Salary sacrifice arrangements

A salary sacrifice arrangement is a tax-efficient way to arrange contributions to your workplace pension, enabling you and your employees to pay lower National Insurance contributions. The National Insurance savings can be significant for employers.

We set up every workplace pension with salary sacrifice capability, so you can use it from the beginning or introduce it at a later date.

How salary sacrifice works

Employees agree to give up (sacrifice) part of their salary in return for a benefit – in this case, pension contributions.

  • As the employer, you reduce your employees’ salary by the amount of their pension contributions.
  • You then pay an amount equal to their pension contributions, plus your contributions, to their workplace pension savings.
  • As a result, you and your employees make savings, because you pay less National Insurance on the lower salaries.

Ways to use the savings

You can set up your salary sacrifice arrangement so that:

  • your employees receive the National Insurance saving with their pay – making their net pay a little higher – or
  •  the National Insurance saving goes into their pension, giving them a larger pension contribution for the same amount of money.

Some employers also put some or all the money they’ve saved on National Insurance into their pension scheme. You may want to consider this as an incentive for employees to stay in your workplace pension.

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Recording contributions

We treat all contributions paid to us through a salary sacrifice arrangement as ‘employer only’.

This means you’ll need to list salary sacrifice contributions on behalf of your employees in the Employer Contribution column of your payroll data file, along with your own employer contributions.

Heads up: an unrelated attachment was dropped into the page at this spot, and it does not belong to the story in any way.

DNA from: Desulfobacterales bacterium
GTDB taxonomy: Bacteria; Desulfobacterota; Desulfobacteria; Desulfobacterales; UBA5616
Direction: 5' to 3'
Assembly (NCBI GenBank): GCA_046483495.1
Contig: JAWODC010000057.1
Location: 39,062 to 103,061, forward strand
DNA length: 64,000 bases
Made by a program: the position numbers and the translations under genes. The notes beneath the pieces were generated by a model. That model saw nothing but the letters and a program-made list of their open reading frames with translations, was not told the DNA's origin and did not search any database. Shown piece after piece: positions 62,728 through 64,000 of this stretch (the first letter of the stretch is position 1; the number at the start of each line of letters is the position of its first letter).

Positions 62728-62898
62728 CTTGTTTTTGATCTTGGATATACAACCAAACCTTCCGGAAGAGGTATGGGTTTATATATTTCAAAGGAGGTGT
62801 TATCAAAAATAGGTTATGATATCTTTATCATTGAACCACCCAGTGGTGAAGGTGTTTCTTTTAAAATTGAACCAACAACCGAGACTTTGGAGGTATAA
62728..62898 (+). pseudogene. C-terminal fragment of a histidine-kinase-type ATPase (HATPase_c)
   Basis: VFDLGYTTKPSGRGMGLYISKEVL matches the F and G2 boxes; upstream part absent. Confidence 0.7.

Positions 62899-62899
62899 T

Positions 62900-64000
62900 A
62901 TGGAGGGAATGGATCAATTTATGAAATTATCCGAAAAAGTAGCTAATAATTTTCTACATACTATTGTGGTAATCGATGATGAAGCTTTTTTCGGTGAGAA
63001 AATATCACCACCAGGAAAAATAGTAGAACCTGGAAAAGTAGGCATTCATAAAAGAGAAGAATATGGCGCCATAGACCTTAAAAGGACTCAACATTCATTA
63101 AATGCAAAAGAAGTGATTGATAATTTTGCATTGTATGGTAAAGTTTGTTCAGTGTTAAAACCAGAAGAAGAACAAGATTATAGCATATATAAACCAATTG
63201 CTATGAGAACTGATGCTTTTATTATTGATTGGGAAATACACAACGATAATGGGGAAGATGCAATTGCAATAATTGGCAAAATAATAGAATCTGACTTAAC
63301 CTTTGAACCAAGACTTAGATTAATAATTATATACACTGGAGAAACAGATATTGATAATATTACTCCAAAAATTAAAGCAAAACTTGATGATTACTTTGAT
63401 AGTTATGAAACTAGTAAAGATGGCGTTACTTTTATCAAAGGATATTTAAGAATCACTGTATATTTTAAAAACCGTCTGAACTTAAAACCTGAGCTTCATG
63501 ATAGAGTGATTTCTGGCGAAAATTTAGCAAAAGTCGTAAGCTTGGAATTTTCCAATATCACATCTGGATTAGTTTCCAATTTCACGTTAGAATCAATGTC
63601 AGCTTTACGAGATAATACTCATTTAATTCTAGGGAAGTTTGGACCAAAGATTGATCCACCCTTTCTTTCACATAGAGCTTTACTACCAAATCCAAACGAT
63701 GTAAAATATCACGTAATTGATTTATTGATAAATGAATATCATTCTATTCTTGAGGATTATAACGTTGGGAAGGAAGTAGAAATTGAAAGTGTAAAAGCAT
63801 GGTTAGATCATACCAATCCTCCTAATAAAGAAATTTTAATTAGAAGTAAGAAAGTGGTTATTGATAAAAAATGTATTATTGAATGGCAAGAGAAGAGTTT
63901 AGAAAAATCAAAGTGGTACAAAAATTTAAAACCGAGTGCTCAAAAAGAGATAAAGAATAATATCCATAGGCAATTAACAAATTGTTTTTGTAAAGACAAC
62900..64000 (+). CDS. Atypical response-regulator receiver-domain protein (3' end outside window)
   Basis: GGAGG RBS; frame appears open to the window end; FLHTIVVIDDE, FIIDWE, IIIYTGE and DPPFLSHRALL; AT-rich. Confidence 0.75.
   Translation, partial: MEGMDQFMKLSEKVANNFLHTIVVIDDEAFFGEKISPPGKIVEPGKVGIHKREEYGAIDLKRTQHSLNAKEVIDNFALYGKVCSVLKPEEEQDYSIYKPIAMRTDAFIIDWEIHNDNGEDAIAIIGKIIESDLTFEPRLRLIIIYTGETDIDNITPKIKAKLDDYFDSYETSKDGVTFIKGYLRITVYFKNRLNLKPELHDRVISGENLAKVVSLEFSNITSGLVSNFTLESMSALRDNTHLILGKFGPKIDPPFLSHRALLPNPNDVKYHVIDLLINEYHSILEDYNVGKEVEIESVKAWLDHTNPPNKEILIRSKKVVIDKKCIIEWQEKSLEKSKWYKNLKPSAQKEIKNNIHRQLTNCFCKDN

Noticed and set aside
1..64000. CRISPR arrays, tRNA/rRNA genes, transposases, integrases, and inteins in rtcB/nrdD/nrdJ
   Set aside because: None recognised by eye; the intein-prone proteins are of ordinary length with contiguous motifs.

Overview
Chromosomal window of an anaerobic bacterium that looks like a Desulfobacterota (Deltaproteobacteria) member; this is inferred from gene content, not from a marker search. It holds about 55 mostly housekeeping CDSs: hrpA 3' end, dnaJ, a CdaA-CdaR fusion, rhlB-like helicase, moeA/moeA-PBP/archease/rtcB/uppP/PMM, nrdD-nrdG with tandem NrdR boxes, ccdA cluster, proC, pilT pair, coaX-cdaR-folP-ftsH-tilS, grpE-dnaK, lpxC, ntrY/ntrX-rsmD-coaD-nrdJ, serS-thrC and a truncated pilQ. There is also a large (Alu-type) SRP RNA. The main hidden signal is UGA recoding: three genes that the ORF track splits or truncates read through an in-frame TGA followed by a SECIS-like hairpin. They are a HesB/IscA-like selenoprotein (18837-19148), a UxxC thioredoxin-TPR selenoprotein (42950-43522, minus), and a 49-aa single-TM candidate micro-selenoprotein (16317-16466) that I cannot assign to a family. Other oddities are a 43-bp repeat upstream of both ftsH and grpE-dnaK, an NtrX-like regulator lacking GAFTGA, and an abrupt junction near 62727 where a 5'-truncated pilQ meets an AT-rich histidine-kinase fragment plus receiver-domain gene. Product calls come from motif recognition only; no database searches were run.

If you think you’ve made a mistake calculating contributions, contact The Pensions Regulator for guidance.

Fluctuating earnings

If your employees have fluctuating earnings, their actual pay may fall significantly from one pay period to another.

There may be times when you cannot collect the usual amount to be paid from your employees’ salaries.

However, you’re still required to pay the minimum contribution to the Scheme on your employees’ behalf, through the salary sacrifice arrangement.

Salary sacrifice and earnings-related payments

You may decide to calculate earnings-related payments, such as pay rises and overtime rates and pay rises, on:

  • the pre-sacrifice ‘notional’ salary, or
  • the reduced post-sacrifice salary.

You’ll need to tell your employees which one you use.

You’ll also need to decide whether you use notional salary or post-sacrifice salary when giving employees a salary figure to quote for a mortgage or loan.

Salary sacrifice is a contractual agreement

Salary sacrifice involves a change to an employee’s contract of employment. When you set up a salary sacrifice arrangement your existing employees will need to agree to this.

You can set up your salary sacrifice arrangement so employees can opt in or out, agreeing the change to their contract of employment each time, if there’s a significant change to their lifestyle affecting their financial situation (such as marriage, divorce or bereavement).

Remember, salary sacrifice is covered by employment law, not tax or pension law. You may need to take specialist advice if you’re changing employment contracts.

Safeguards for employees
You’ll need to make sure employees are aware of the fact that salary sacrifice could affect their entitlement to the following types of State benefits.

  • Earnings-related benefits, including means-tested benefits and statutory benefits such as sick pay. Employees could qualify for a reduced benefit, or even lose the benefit altogether if their earnings go below the government’s lower earnings limit because of salary sacrifice.
  • Contribution-based benefits such as State Pension. Employees will be paying lower National Insurance contributions, so could build up a lower amount of State Pension.

You may consider not including some employees in your salary sacrifice arrangement if it would make them worse off financially.

You can’t include employees in a salary sacrifice arrangement if it would take their earnings below the National Minimum Wage. You’ll need to have a system in place for checking this.